alimony (al-<<schwa>>-moh-nee).1. A court-ordered allowance that one spouse pays to the
other spouse for maintenance and support while they are separated, while they are involved in a
matrimonial lawsuit, or after they are divorced. • Alimony is distinct from a property settlement.
Alimony payments are taxable income to the receiving spouse and are deductible by the payor
spouse; payments in settlement of property rights are not. The Supreme Court has held
unconstitutional a statute that imposed alimony obligations on the husband only. Orr v. Orr, 440
U.S. 268, 99 S.Ct. 1102 (1979). — Also termed spousal support; maintenance. Cf. CHILD
SUPPORT; DIVORCE AGREEMENT. [Cases: Divorce 208, 230. C.J.S. Divorce §§ 315,
320–331, 336–339, 369, 394–400, 422–426, 481–487.]
“ ‘Alimony,’ which signifies literally nourishment or sustenance, means, in a general sense,
the allowance required by law to be made to a spouse from the other spouse’s estate for support or
maintenance, either during a matrimonial suit or at its termination, where the fact of marriage is
established and the right to a separate main-tenance is proved. Similarly stated, alimony is the
allowance which a party may be compelled to pay to his or her spouse for maintenance when they
are living apart or after they have been divorced.” 27B CJS Divorce § 306, at 102–03 (1986).
alimony in gross.Alimony in the form of a single and definite sum not subject to modification.
— Also termed lump-sum alimony. [Cases: Divorce 241. C.J.S. Divorce §§ 395–397.]
alimony pendente lite (pen-den-tee lI-tee). [Latin pendente lite “pending litigation”] See
final alimony.See permanent alimony.
lump-sum alimony.See alimony in gross.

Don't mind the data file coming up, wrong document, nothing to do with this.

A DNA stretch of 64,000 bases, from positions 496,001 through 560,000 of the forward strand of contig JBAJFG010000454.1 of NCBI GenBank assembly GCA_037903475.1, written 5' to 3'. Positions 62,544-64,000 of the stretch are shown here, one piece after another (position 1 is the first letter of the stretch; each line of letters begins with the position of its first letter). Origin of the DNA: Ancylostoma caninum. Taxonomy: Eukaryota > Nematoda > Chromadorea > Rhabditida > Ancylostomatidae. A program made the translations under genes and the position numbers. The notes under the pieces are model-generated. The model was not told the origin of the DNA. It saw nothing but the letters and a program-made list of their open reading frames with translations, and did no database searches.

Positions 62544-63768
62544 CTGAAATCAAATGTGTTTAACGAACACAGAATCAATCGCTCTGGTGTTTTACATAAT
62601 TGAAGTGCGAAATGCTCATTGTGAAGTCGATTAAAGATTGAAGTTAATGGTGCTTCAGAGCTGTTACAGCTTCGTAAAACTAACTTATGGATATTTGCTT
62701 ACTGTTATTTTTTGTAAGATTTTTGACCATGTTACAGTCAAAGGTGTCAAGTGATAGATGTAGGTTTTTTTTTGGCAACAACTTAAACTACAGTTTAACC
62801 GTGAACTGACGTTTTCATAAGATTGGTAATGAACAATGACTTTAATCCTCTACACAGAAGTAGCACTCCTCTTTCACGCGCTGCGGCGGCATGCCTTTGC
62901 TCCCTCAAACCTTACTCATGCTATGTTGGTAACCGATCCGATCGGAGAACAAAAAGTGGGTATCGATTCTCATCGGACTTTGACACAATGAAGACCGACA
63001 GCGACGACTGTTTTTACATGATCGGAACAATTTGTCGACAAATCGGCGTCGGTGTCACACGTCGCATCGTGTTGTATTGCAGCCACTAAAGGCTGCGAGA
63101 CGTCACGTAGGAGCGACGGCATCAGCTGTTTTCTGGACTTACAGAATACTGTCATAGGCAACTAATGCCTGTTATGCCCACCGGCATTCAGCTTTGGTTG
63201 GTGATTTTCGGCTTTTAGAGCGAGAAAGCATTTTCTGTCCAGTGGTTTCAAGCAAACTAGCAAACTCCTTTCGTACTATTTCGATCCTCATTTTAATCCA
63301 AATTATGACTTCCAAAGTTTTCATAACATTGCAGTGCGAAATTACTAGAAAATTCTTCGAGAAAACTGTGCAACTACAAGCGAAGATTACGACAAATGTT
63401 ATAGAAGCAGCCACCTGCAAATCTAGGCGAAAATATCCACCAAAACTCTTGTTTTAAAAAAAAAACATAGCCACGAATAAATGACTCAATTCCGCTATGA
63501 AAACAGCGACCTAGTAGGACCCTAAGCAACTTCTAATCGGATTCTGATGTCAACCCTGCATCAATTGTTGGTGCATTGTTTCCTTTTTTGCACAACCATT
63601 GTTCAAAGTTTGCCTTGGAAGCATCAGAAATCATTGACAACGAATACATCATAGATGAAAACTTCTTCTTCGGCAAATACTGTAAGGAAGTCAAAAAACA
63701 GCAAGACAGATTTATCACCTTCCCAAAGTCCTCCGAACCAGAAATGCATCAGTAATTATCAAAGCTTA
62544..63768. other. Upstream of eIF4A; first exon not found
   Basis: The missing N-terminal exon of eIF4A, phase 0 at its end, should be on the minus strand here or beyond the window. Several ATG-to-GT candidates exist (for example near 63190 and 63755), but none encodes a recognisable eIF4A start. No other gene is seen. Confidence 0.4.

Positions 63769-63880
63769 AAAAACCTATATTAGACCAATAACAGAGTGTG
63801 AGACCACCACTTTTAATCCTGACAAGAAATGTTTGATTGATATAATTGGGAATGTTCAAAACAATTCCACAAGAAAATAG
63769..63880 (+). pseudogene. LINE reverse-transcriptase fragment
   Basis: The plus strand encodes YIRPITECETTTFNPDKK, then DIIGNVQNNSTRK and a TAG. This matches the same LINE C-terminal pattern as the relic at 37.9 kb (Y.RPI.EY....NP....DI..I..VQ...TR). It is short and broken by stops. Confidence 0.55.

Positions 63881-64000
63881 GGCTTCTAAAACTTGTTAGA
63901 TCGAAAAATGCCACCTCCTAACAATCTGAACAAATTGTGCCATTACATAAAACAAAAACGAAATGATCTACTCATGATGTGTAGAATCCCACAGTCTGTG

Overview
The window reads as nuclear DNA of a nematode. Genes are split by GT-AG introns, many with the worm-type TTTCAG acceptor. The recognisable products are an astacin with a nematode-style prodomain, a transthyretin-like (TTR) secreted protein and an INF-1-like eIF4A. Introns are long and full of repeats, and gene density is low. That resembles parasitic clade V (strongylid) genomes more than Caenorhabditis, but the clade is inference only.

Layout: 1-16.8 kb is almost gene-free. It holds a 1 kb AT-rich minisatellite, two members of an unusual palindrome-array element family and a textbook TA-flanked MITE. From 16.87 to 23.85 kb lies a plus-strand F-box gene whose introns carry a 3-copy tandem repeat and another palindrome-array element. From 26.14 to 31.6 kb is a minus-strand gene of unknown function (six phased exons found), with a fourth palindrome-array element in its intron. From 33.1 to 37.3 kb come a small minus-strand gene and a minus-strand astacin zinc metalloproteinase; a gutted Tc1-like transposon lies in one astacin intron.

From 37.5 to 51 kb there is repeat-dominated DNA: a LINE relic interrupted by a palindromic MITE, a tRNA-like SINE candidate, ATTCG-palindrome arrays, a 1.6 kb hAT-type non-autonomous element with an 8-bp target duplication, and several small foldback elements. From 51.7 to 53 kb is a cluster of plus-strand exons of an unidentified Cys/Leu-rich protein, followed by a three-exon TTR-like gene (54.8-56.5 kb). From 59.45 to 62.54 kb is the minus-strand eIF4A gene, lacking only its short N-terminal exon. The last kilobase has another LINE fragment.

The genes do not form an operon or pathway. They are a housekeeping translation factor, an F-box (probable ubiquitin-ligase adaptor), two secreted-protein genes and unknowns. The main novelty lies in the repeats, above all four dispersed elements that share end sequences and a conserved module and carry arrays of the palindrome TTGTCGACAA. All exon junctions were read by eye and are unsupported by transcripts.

periodic alimony.See permanent alimony.
permanent alimony.Alimony payable in usu. weekly or monthly installments either
indefinitely or until a time specified by court order. • This kind of alimony may usu. be modified
for changed circumstances of either party. It terminates upon the death of either spouse and usu.
upon the remarriage of the obligee. — Also termed final alimony; periodic alimony. [Cases:
Divorce 230. C.J.S. Divorce §§ 369, 394–400, 422, 425–426, 481–487.]
provisional alimony.See temporary alimony.
rehabilitative alimony.Alimony found necessary to assist a divorced person in acquiring the
education or training required to find employment outside the home or to reenter the labor force. •
It usu. has time limitations, such as a maximum of one or two years. — Also termed short-term
alimony; transitional alimony. [Cases: Divorce 247. C.J.S. Divorce §§ 373–377, 405–413.]
reimbursement alimony.Alimony designed to repay a spouse who during the marriage made
financial contribu-tions that directly enhanced the future earning capacity of the other spouse. • An
example is alimony for a wife who worked full-time supporting herself and her husband with
separate-property earnings while he earned a medical degree. [Cases: Divorce 231. C.J.S.
Divorce §§ 370, 379.]
temporary alimony.Interim alimony ordered by the court pending an action for divorce or
separation in which one party has made a claim for permanent alimony. — Also termed
provisional alimony; alimony pendente lite; allowance pendente lite. [Cases: Divorce 208. C.J.S.
Divorce §§ 315, 320–331, 336–339, 422–426.]
transitional alimony.See rehabilitative alimony.
2.English law. ALIMENT. [Blacks Law 8th]